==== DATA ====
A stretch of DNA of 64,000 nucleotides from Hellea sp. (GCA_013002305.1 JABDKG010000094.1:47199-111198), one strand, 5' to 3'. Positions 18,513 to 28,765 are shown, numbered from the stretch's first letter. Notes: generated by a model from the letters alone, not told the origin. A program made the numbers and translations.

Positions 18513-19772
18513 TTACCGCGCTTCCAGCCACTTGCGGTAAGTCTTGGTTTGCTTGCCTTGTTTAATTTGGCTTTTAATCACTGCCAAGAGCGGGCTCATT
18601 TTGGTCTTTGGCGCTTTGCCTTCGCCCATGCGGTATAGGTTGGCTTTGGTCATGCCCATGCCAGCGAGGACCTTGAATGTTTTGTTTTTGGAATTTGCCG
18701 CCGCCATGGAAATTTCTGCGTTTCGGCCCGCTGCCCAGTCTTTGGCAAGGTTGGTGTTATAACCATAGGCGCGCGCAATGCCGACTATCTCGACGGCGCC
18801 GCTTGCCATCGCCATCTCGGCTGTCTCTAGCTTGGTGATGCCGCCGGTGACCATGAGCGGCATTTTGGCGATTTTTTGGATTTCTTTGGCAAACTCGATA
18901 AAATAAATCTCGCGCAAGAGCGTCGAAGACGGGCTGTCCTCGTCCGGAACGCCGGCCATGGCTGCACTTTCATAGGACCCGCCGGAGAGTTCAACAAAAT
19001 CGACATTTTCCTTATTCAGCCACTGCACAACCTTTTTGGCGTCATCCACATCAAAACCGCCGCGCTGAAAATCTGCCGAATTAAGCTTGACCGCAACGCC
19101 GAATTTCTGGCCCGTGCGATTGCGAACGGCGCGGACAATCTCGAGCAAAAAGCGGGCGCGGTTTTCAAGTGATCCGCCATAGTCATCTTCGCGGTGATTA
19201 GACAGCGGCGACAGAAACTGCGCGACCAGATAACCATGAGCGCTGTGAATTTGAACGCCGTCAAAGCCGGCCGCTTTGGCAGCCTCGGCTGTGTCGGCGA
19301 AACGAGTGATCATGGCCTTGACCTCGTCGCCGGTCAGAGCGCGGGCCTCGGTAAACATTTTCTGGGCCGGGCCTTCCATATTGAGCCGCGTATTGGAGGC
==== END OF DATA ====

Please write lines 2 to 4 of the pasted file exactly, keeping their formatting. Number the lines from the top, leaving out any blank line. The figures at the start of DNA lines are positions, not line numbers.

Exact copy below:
Positions 18513-19772
18513 TTACCGCGCTTCCAGCCACTTGCGGTAAGTCTTGGTTTGCTTGCCTTGTTTAATTTGGCTTTTAATCACTGCCAAGAGCGGGCTCATT
18601 TTGGTCTTTGGCGCTTTGCCTTCGCCCATGCGGTATAGGTTGGCTTTGGTCATGCCCATGCCAGCGAGGACCTTGAATGTTTTGTTTTTGGAATTTGCCG